Fight, flight, freeze and appease are all stress responses to stressors and the key to managing stress effectively is to make efforts to complete the emotion cycle. However, in modern life, stressors are less commonly acute (like being attacked by a lion, or a millennial in skinny jeans), and more commonly lower intensity but more ongoing; these are known as “chronic” stressors. Acute stressors have a clear beginning, middle and end; completing the cycle (e.g. running, surviving, celebrating) is inherently built in. However, with ongoing/chronic stress, we don’t take deliberate steps to complete the cycle and all that activated stress just hangs around inside of us, causing side effects such as decreased ability to experience pleasure, fatigue and illness due to ongoing suppression of the immune system. When people express that they feel “sick and tired” from stress, they may literally be sick and tired as a direct consequence of activating a stress response and not being able to complete the cycle. For example, one of the difficulties with being on Lockdown for the last year due to Covid19 is that it may be harder to physically escape some of the stressors that evoke a flight response. This means that the person is trapped in a groundhog day situation whereby an anxiety response is triggered but they are unable to complete the stress cycle by escaping the stressor, resulting in a constant feeling of “I am at risk”. This is how Chronic Anxiety manifests.
I hold my hands up and ashamedly admit that I never really understood what anxiety was… until it happened to me. I’d heard people talk about being anxious but I just took this as meaning a little bit worried or on edge. I remember someone telling me that they struggled to leave the house because they were struck down by anxiety, and whilst I tried to remain sympathetic on the surface, inside I was thinking “just get over yourself – leave the house, it can’t be that hard”. Then my anxiety attacks started and my world came crashing down. It was like that “Sunday night feeling” when you were a kid and you knew that you had to go to school the next day, or that feeling of panic when you realise in your dream that you’re going to miss your flight and you’ve not packed anything and you have to first take a test that you’ve not studied for but you’re too distracted by your teeth all of a sudden falling out, hitting your naked legs on the way down because for some unknown reason you’re not wearing any clothes and the whole school watches as they release a lion that chases you, butt-naked and toothless, through the exam hall. Yeah, like that. Apart from there’s no relief when you wake up and realise it’s just a dream, because that sicky feeling like you’ve been punched in the stomach, that doesn’t go away – that’s what anxiety feels like. Well, that’s what it feels like for me, and one of the difficulties in diagnosing anxiety is that it is a subjective experience and differs for everyone. Sometimes it is coupled with other physiological symptoms like muscle weakness, nausea, headaches, memory loss and a loss of appetite. When you are assessed for anxiety, one of the standard psychological scales you are given is the GAD-7, whereby you are asked to decide how much you have been affected by particular statements e.g. “Not being able to stop or control worrying”. Personally, I think the GAD-7 scale should be replaced with the Hedgehog Cake Scale below. On anxious days, I rate a solid 3 on the HCS:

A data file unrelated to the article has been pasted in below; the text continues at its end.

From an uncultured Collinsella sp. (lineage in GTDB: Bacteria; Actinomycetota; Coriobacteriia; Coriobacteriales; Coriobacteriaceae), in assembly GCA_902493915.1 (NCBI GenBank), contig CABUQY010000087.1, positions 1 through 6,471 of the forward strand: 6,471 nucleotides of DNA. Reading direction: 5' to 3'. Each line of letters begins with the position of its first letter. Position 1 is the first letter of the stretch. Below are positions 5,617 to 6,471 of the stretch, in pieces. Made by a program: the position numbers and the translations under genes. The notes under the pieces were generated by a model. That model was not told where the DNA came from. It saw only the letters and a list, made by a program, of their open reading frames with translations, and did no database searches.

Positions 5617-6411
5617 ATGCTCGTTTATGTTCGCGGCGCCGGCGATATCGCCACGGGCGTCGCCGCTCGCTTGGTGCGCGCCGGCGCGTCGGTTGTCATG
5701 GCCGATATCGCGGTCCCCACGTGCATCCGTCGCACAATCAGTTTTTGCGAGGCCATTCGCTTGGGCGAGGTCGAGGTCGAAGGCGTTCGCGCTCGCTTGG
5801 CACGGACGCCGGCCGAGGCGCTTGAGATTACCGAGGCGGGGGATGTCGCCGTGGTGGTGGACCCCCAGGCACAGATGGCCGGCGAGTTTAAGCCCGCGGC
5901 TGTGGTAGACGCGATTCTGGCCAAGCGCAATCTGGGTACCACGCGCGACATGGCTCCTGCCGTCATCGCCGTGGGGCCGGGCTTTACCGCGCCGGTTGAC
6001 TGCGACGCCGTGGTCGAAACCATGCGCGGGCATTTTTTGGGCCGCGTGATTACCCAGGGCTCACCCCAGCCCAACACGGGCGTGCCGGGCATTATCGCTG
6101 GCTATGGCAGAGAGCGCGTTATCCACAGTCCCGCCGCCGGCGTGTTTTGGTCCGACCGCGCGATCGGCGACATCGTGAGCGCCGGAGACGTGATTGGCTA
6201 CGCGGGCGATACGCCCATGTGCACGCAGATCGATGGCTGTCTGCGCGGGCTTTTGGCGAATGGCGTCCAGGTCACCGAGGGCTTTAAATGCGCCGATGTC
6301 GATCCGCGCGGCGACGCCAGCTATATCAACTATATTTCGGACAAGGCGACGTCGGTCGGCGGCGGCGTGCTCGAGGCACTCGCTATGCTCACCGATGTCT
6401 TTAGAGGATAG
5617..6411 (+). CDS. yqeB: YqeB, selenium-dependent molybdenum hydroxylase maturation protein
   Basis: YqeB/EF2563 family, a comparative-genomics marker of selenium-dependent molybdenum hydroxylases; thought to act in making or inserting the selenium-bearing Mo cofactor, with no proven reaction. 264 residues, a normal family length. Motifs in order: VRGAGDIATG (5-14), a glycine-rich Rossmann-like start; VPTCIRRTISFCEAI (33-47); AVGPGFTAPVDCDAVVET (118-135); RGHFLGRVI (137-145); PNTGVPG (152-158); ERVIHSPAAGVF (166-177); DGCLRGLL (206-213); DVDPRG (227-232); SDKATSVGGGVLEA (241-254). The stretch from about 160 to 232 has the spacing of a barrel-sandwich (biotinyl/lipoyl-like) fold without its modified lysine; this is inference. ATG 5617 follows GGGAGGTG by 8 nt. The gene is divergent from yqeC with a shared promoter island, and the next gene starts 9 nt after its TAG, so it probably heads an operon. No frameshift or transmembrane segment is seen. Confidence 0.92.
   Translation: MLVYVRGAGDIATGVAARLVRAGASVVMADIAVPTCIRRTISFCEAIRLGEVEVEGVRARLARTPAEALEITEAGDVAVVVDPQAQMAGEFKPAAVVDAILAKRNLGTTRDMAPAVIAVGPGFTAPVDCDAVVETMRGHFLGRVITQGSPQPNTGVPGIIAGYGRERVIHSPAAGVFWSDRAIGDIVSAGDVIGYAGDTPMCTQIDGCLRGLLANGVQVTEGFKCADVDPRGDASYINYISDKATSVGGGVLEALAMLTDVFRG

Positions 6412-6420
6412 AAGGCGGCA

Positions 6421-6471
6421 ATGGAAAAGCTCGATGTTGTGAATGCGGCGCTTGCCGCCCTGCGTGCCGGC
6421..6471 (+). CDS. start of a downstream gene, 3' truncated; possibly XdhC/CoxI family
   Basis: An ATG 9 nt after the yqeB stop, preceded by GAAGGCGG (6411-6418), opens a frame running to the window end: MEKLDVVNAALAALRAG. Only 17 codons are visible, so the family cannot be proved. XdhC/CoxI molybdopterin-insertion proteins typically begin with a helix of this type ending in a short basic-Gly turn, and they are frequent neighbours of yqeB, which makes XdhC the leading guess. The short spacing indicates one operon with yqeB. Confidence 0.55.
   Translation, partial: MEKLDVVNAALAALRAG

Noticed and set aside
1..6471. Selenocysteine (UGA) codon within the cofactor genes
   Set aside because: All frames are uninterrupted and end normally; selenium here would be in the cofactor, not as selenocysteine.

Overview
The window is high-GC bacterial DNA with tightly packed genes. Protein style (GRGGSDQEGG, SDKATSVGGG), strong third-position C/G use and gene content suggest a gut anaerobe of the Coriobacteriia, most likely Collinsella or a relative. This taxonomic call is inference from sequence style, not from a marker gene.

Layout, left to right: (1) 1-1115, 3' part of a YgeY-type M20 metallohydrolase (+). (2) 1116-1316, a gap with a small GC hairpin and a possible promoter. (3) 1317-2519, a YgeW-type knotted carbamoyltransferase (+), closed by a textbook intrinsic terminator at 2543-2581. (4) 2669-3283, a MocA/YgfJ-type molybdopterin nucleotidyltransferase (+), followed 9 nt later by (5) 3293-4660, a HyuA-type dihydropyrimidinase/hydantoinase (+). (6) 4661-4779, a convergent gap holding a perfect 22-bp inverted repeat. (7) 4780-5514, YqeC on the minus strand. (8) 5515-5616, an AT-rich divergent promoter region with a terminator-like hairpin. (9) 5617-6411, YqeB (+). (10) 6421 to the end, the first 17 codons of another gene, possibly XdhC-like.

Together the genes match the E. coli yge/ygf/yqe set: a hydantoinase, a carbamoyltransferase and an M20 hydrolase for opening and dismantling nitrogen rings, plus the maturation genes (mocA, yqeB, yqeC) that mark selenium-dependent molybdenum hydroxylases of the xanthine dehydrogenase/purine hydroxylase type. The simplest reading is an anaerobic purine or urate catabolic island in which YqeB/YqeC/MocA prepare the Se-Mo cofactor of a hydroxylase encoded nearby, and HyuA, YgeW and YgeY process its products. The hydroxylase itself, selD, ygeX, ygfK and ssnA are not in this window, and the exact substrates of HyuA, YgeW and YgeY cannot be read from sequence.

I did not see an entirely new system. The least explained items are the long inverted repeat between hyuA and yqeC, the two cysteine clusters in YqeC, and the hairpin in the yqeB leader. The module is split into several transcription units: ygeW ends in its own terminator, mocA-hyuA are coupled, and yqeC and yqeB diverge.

Generalised Anxiety Disorders (GAD) are usually characterised by:
- Chronic worries running through one’s head. They occur over and over again like a broken record
- Hating uncertainty. Wanting to know what is going to happen in the future and finding the experience of ‘not knowing’ very difficult indeed
- Feeling restless, on edge and unable to relax
- Having trouble falling asleep, maintaining sleep, or experiencing unsettled sleep, because one’s mind is constantly ticking over with worry
- Avoiding situations that could provoke worry, anxiousness or nervousness
A great deal depends on the lifestyle of that person, the types of life stressors they have encountered, and how they cope with such stressors. Stressful, traumatic, and often uncontrollable life events may contribute to the development of generalised anxiety. When such events occur, some people may come to believe that life is dangerous and unpredictable, and that worrying about possible future negative events is a way of coping with the uncertainty of life. They may think that worrying helps them achieve a greater sense of certainty and control, by making them better prepared for anything. They mentally discuss the event with themselves over and over again and think about what would happen should the event occur. As such, worrying is a type of vigilance for threat, and an ‘attempt’ at mentally ‘solving problems’ that haven’t yet happened. We say ‘attempt’ because often a solution doesn’t arise, and people are left thinking they will not be able to cope should their worst fears happen. They are unable to ‘complete the emotion cycle’ and are therefore left in a suspended state of high alert; “I am at risk”.